Automated deduction - CADE-17: 17th International Conference by David A. McAllester

By David A. McAllester

This e-book constitutes the refereed lawsuits of the seventeenth overseas convention on automatic Deduction, CADE-17, held in Pittsburgh, Pennsylvania, united states, in June 2000. The 24 revised complete examine papers and 15 process descriptions provided have been conscientiously reviewed and chosen from fifty three paper submissions and 20 process description submissions. additionally incorporated are contributions equivalent to invited talks and tutorials. The approved papers disguise a number of themes regarding theorem proving and its functions akin to proof-carrying code, cryptographic protocol verification, version checking, cooperating determination strategies, application verification, and backbone.

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Extra resources for Automated deduction - CADE-17: 17th International Conference on Automated Deduction, Pittsburgh, PA, USA, June 17-20, 2000 : proceedings, Volume 17, Part 2000

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A row i is said to be maximized at qi0 when all its non-zero entries are either in ∗-restricted columns or are negative and are in +-restricted columns. One such row is s3 in the tableau (b). Since 36 George C. Necula and Peter Lee s1 and s2 are known to be positive and s3 is a negative-linear combination of them, it follows that s3 ≤ q30 = 0. On the other hand after processing the third assertion we know that s3 ≥ 0 which leads Simplex to decide that s3 is both +-restricted and maximized at 0, hence it must be equal to zero.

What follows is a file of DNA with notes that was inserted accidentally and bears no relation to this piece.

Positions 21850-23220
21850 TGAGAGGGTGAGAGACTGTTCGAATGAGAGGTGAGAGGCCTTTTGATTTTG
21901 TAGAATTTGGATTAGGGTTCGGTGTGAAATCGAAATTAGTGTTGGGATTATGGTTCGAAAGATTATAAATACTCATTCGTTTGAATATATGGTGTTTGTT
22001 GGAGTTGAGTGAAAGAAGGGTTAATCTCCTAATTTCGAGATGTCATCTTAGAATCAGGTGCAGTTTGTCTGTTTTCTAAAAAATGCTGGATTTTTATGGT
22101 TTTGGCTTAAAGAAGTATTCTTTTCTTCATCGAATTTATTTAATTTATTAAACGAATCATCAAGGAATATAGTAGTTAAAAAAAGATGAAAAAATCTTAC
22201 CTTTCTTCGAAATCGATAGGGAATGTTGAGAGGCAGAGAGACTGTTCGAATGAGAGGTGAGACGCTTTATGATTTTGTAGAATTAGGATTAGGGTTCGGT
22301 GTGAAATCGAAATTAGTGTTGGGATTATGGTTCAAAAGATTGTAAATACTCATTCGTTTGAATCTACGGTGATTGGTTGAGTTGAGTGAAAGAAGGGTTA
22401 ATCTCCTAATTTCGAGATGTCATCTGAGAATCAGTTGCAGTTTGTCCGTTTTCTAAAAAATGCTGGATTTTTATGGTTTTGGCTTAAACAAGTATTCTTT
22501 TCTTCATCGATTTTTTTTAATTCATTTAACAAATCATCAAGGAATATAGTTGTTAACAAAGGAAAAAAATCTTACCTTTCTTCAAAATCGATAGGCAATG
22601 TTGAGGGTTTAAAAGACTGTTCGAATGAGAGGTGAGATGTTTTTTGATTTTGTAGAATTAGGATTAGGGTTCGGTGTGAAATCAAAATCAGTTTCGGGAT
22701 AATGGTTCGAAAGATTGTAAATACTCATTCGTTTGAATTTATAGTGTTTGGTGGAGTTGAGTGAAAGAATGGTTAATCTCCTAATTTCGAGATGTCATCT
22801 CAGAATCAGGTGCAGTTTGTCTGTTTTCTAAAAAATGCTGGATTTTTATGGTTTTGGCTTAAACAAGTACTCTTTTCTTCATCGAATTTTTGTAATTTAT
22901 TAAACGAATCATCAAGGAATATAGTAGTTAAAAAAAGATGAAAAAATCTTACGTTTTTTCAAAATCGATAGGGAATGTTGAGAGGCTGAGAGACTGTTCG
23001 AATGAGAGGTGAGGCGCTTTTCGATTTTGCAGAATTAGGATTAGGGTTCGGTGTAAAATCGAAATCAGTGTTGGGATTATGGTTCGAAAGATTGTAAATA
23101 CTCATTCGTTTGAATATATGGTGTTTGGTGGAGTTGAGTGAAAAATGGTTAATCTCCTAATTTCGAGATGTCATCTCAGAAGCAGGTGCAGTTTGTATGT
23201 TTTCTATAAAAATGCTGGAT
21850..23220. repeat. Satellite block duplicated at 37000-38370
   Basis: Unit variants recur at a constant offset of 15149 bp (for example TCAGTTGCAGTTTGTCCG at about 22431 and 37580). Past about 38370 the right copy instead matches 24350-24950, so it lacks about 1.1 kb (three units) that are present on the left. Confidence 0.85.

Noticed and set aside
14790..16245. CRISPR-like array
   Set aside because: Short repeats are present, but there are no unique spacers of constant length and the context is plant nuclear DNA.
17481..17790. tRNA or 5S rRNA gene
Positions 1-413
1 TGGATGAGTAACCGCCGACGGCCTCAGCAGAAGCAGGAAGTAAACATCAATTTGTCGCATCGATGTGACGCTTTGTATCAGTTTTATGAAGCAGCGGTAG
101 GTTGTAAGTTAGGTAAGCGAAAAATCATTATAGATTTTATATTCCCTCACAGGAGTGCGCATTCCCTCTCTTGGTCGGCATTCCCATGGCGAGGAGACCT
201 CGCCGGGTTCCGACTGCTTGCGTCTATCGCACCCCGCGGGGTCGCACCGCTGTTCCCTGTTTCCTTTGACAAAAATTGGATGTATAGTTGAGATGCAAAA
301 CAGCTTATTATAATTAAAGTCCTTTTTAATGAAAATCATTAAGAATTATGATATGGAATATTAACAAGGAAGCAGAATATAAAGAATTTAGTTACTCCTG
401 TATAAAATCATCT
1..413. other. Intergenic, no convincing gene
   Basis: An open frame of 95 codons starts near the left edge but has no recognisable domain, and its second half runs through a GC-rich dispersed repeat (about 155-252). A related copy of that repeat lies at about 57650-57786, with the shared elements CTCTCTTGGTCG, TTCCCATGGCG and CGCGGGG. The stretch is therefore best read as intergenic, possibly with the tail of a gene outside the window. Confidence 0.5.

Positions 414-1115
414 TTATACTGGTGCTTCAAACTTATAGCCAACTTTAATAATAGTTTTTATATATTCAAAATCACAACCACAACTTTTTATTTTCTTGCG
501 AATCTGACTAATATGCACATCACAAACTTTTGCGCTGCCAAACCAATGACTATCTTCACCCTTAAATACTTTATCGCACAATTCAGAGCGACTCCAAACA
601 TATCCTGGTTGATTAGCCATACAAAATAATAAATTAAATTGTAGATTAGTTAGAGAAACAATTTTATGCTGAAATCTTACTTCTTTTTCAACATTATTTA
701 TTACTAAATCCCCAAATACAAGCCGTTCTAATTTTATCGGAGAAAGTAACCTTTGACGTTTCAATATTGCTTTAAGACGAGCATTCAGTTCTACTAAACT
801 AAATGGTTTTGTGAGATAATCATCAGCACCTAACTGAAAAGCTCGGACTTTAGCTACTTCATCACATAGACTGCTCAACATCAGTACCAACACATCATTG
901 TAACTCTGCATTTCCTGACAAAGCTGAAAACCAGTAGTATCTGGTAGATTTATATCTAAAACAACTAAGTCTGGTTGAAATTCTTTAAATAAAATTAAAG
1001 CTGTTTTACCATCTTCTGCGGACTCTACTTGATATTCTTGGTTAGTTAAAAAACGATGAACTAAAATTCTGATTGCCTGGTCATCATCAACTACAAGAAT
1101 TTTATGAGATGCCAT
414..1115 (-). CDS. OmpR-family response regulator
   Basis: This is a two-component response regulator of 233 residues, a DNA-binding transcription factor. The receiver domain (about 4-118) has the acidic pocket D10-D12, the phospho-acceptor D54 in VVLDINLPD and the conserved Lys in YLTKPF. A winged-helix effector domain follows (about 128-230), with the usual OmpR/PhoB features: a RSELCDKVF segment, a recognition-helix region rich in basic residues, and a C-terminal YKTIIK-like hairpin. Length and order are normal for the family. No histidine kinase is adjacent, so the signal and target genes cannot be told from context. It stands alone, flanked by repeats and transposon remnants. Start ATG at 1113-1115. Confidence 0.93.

To solve this complication we must also be able to express every ∗-restricted column as a negative linear combination of restricted owners. Simplex uses the two functions mapRow and mapCol shown in Figure 4 to construct negative linear combinations for a maximized row or a ∗-restricted column. In Figure 4 the notation Φ denotes a map from expressions to negative rational factors. All integer numerals n are represented as the numeral 1 with coefficient n. We use ∅ to denote the empty map. The operation Φ(E) ←+ q updates the map Φ increasing the coefficient of E by q.

When a disequality assertion a = b along with its proof neqab is encountered we first check whether a and b are equivalent. If they are then we announce 34 George C. Necula and Peter Lee a Contradiction with the proof falsei(prfEq(a, b), neqab). Otherwise we just add {(a = b, neqab)} to the undoStack and we update the forbid sets of both a and b. Note that congruence closure is a convex decision procedure and thus, it does not need to create case splits. Also, as proven in [NO80] and [Nel81] for similar implementations, the congruence closure algorithm is a sound and complete decision procedure for E.

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